Feeling it all begin to slide.

Ruraltown is always cold and dark. The local economy has not declined during the recession because there never was a local economy. Physical disability, poor mental health and general despair are the default positions for people here. Everyone else is gone, including me.

The Russians are here in large numbers. UKBA sometimes raid their maisonettes on The Swamp, but they abscond and return later, with strange haircuts and a new set of fake papers.

The town centre is a one-way concrete wasteland too terrible to describe. Even my Satnav cannot cope.

Ruraltown is where the people of Ruralshire go to die prematurely.

People travel miles to jump from our multi-storey carpark. The multi-storey is attached to our ‘great shopping experience for all the family’, known as the ‘Reservation’, due to the danger faced by anyone who goes there after about 3.00 pm.

‘The Rez’ is now mainly burger bars, betting shops, charity stores, and in the current climate the particularly inappropriately named ‘Payday loan’ companies.

If you have a dozen screaming kids, tattoos on your face and neck, a slot machine addiction and you love undercooked frozen chips and microwaved pizza, come to Ruraltown.

Last night alone, 60% of all the emergency calls we received on F Division (which includes Ruraltown) were nothing to do with crime.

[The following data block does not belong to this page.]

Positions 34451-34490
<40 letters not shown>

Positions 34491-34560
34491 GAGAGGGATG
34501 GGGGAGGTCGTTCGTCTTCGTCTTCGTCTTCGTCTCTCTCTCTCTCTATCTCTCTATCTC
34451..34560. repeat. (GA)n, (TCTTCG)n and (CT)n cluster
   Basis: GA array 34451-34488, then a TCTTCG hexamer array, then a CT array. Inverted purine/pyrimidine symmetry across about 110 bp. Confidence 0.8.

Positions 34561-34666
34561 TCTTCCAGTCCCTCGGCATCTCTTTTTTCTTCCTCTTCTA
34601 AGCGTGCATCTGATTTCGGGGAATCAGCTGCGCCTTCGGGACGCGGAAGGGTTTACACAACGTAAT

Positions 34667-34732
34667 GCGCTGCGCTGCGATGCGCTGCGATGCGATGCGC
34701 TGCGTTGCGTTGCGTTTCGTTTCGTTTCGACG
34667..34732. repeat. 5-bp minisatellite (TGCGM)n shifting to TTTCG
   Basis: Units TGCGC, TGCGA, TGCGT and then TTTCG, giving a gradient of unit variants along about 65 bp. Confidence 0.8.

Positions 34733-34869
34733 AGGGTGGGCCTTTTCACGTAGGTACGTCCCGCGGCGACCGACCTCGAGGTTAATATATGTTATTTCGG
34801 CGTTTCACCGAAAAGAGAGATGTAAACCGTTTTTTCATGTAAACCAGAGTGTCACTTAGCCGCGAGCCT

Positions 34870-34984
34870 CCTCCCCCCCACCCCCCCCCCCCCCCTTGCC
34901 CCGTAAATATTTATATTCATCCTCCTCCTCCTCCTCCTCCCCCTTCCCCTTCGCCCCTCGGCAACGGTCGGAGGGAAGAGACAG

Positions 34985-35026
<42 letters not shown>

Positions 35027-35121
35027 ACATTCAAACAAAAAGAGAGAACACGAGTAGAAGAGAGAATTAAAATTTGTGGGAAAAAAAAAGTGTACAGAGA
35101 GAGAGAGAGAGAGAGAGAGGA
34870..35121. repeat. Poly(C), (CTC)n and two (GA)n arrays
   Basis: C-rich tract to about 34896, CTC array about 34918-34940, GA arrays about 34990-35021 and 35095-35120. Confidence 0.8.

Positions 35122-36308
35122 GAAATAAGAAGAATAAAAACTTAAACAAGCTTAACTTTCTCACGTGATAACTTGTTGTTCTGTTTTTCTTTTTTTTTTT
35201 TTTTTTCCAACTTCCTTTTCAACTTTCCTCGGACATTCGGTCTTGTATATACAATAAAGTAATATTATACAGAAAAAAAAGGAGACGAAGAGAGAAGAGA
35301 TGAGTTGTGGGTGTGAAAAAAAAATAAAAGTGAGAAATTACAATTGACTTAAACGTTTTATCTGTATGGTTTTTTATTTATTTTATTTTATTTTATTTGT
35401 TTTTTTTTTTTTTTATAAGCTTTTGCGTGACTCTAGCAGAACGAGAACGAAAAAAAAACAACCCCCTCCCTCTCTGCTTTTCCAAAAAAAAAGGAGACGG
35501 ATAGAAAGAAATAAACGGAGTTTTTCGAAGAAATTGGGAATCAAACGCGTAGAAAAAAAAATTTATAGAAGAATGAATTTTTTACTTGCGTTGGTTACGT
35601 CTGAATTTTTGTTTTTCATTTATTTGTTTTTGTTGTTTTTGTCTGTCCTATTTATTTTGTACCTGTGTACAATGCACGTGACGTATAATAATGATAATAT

Attempted suicides, successful suicides, ‘concern’ calls, child neglect issues which turn out to be tit-for-tat revenge missions by discarded former booze and sex-partners, madness and drug-induced public acts of psychosis.  Car crashes both literally and metaphorically. Missing people, closed roads, people on railway tracks and hospital absconders. No crime at all.

This is our bread and butter in Ruraltown.

It is hard to be told that our mission is ‘nothing more or less’ than to cut crime.

Our customers are the public, usually via A&E, the ambulance service, probation officers and social workers all of whom they have exhausted before coming to us with a final desperate act of self-destruction or attention seeking.

We are the opposite to a commercial business. The people who use our services never pay; the whole undertaking is funded by people who live far away and who rarely need us. This is the real reason for the disconnect between the silent majority and the police. Most people don’t live in Ruraltown, or visit the Rez after 3.00 pm. People who do both those things have plenty police visibility, believe me!

I try to make it like an army of liberation instead of occupation, but we are always so undermined by the weak sentencing which destroys any effort put in by us and local people when offenders walk free with some meaningless (and never completed) so-called community sentence.

The wonderful, motivated, cheerful, tough and compassionate youngsters on my response team and in the beleaguered Neighbourhood policing unit spend every day and night of their working lives swimming against the tide of these foul circumstances. Trying to do some good and having it thrown back in their faces by Magistrates, Judges, senior police ‘performance managers’ and newspaper reporters. If we can save one decent person for ten minutes then the whole ten hours is worth it.

Policing is not what you do it’s what you are. That is all.

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